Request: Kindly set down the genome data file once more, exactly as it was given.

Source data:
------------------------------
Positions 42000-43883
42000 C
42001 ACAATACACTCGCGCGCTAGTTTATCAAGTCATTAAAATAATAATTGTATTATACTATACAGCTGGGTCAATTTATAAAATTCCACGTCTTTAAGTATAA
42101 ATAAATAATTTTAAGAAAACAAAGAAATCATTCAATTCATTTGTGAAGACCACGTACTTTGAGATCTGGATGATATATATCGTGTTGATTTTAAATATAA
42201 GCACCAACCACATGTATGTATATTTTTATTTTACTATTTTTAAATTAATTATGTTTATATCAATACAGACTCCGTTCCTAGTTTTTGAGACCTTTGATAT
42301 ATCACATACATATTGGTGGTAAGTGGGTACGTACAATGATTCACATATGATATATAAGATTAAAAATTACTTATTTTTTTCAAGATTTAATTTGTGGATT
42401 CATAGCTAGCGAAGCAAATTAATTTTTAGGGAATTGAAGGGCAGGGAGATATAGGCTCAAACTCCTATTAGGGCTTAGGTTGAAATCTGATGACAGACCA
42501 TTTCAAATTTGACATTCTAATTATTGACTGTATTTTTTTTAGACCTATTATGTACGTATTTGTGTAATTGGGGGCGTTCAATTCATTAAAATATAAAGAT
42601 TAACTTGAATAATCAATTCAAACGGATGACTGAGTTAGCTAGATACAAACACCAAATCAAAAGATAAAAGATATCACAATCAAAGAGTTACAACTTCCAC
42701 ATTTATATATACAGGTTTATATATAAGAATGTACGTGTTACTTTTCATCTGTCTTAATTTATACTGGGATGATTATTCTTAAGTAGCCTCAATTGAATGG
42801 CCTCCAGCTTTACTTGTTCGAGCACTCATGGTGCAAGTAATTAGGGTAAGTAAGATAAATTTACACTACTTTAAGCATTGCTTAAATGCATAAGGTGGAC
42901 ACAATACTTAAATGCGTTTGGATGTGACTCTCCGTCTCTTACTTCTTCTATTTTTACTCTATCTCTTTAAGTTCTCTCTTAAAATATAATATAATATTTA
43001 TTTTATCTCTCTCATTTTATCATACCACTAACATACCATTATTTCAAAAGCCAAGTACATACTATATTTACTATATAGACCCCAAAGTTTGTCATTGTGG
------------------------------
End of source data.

Positions 42000-43883
42000 C
42001 ACAATACACTCGCGCGCTAGTTTATCAAGTCATTAAAATAATAATTGTATTATACTATACAGCTGGGTCAATTTATAAAATTCCACGTCTTTAAGTATAA
42101 ATAAATAATTTTAAGAAAACAAAGAAATCATTCAATTCATTTGTGAAGACCACGTACTTTGAGATCTGGATGATATATATCGTGTTGATTTTAAATATAA
42201 GCACCAACCACATGTATGTATATTTTTATTTTACTATTTTTAAATTAATTATGTTTATATCAATACAGACTCCGTTCCTAGTTTTTGAGACCTTTGATAT
42301 ATCACATACATATTGGTGGTAAGTGGGTACGTACAATGATTCACATATGATATATAAGATTAAAAATTACTTATTTTTTTCAAGATTTAATTTGTGGATT
42401 CATAGCTAGCGAAGCAAATTAATTTTTAGGGAATTGAAGGGCAGGGAGATATAGGCTCAAACTCCTATTAGGGCTTAGGTTGAAATCTGATGACAGACCA
42501 TTTCAAATTTGACATTCTAATTATTGACTGTATTTTTTTTAGACCTATTATGTACGTATTTGTGTAATTGGGGGCGTTCAATTCATTAAAATATAAAGAT
42601 TAACTTGAATAATCAATTCAAACGGATGACTGAGTTAGCTAGATACAAACACCAAATCAAAAGATAAAAGATATCACAATCAAAGAGTTACAACTTCCAC
42701 ATTTATATATACAGGTTTATATATAAGAATGTACGTGTTACTTTTCATCTGTCTTAATTTATACTGGGATGATTATTCTTAAGTAGCCTCAATTGAATGG
42801 CCTCCAGCTTTACTTGTTCGAGCACTCATGGTGCAAGTAATTAGGGTAAGTAAGATAAATTTACACTACTTTAAGCATTGCTTAAATGCATAAGGTGGAC
42901 ACAATACTTAAATGCGTTTGGATGTGACTCTCCGTCTCTTACTTCTTCTATTTTTACTCTATCTCTTTAAGTTCTCTCTTAAAATATAATATAATATTTA
43001 TTTTATCTCTCTCATTTTATCATACCACTAACATACCATTATTTCAAAAGCCAAGTACATACTATATTTACTATATAGACCCCAAAGTTTGTCATTGTGG